How much you have to water your Coastal Bend lawn and how often depends on how much help you get from Mother Nature and what kind of soil you are working with.
With clay soils it is best to water grass deeply once a week. The reason is simple - it allows the roots to grow deeper in search of water. The result is a stronger stand of turf grass.
If your yard is on the Live Oak Peninsula or Mustang Island you probably are working with sand, silty sand or sand with a clay layer underneath it. At times you will need to water more than once a week to keep grass going. A time tested rule is that it is time to water when you walk across grass and you leave a trail of footprints.
Planting groups of plants with similar water needs in the same area, known as hydrozoning, lets you use water more efficiently. Drip hoses are very effective in flower beds.
The Aransas/San Patricio Master Gardeners strongly recommend watering grass very early in the morning. That is when the wind is most likely to be calm and before higher temperatures and lower humidity will cause water to evaporate before it gets into the ground.
During cooler months of the fall and winter it is a good idea to check the soil moisture every week. If the soil is dry, water your grass, even if it does not appear to be actively growing. Consistent soil moisture is important to keep the roots hydrated so they can continue to grow and give you a better stand of grass in the spring. It is important not to over water. This can cause fungal root rot disease during cooler months. A local expert recommends watering landscaping and potted plants just before a cold front. Windy days suck moisture out of plants through rapid transpiration. This puts plants under stress.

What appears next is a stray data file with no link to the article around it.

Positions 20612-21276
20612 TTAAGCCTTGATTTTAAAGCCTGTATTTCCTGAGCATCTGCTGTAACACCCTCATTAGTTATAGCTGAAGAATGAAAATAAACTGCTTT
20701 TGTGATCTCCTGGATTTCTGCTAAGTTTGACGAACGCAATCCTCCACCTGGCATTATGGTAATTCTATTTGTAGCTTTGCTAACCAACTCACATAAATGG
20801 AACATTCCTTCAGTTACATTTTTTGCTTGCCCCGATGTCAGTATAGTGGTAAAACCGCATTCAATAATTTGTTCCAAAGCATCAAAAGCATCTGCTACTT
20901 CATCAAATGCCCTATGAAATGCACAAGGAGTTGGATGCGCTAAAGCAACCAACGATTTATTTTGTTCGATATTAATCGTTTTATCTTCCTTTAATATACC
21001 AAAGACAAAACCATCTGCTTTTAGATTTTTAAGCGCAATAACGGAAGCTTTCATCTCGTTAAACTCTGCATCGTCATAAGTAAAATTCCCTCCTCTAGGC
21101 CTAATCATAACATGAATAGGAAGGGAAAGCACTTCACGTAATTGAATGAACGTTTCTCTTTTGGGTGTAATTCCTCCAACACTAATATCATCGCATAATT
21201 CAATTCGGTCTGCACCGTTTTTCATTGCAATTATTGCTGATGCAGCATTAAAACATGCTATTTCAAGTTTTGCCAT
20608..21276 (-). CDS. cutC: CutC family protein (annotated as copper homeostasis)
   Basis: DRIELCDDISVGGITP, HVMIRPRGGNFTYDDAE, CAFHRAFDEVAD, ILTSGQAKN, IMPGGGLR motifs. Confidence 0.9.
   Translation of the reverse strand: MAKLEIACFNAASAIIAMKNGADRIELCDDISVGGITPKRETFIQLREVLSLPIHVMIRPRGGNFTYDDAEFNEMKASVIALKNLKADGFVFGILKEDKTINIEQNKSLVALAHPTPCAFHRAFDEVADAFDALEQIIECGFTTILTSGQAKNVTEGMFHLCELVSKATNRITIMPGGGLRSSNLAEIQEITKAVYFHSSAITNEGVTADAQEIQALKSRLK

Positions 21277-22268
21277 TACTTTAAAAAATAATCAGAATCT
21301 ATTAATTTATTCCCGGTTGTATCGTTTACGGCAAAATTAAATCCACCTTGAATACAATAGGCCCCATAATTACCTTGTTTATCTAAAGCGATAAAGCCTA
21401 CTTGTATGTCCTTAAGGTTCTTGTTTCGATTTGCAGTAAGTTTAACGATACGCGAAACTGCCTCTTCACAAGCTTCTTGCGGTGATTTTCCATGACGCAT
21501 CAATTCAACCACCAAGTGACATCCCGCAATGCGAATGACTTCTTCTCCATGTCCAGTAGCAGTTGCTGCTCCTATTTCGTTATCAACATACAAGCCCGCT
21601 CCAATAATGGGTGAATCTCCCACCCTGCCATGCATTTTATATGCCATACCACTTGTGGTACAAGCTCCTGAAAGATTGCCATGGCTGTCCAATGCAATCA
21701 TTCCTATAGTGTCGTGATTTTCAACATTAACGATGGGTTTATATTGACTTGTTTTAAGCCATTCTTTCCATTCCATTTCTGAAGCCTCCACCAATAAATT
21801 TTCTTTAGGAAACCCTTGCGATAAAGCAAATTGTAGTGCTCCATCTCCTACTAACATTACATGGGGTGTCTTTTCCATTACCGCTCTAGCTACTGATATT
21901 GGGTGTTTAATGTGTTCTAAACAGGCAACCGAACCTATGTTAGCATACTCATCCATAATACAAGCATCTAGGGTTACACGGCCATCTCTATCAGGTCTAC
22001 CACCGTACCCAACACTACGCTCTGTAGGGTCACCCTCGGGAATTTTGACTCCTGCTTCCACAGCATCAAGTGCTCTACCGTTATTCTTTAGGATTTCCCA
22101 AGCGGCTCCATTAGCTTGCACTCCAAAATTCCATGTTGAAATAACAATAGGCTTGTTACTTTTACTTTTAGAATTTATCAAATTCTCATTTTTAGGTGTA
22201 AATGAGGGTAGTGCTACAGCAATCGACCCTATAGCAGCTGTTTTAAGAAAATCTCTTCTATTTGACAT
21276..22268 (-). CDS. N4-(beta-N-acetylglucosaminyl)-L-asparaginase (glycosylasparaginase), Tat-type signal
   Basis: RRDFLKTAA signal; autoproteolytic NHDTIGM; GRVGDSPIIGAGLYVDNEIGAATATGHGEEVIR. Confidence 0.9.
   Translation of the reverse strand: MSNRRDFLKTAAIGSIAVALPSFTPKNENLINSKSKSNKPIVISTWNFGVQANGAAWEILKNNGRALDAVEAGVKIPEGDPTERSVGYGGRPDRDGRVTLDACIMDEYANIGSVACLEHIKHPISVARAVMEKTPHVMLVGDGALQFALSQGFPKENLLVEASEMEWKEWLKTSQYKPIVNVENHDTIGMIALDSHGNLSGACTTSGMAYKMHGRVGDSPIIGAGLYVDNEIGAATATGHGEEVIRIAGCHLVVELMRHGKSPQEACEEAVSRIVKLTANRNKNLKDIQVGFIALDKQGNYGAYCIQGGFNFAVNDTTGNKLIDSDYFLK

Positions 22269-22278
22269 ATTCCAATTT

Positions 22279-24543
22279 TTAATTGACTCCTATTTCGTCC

ONE INCH PER WEEK - The typical yard needs about 1 inch of water per week in warmer weather. You can get a feel for how long it takes for your sprinklers to get that kind of coverage by placing standard size tuna cans in various spots in the yard and running the sprinkler for 30 minutes. The tuna cans are about 1 inch deep and give a fairly accurate reading of how much water is being delivered to a particular part of the lawn. Measure the water in each can and calculate the average depth of water in all the cans. Then use a spade to see how far down the moisture goes. If the soil is wet three inches down after 30 minutes of watering, you know you need to run the sprinkler for an hour to wet the soil to a depth of 6 inches.
For most suburban lawns a pair of 100 foot hoses will reach every corner of the lot. Try to use sprinklers that deliver large drops of water rather than a fine mist. More water will get to the ground. Your watering will be more efficient when the wind speed is below 10 mph.
Install a rain gauge and check it regularly. Subtract rainfall from the amount of water you apply to avoid over watering.
Water turf grass areas differently than shrub borders and flower beds. Some established shrubs and trees will need little irrigation except during extended dry periods.
Automatic sprinkler systems can be a tremendous convenience and allow you to manage irrigation more accurately than moving hoses and sprinklers. Experts suggest that it is generally better to have a professional irrigation company install sprinkler systems to avoid poor design. Ideally you should coordinate the landscape design itself, selection of plants and the irrigation system to maximize your water-saving scheme. The Master Gardeners suggest that a rain sensor be installed in the system so it will not run in the rain. Water utilities have found that people with sprinkler systems tend to water more than they would with water hoses. [MORE WATER SAVING TIPS]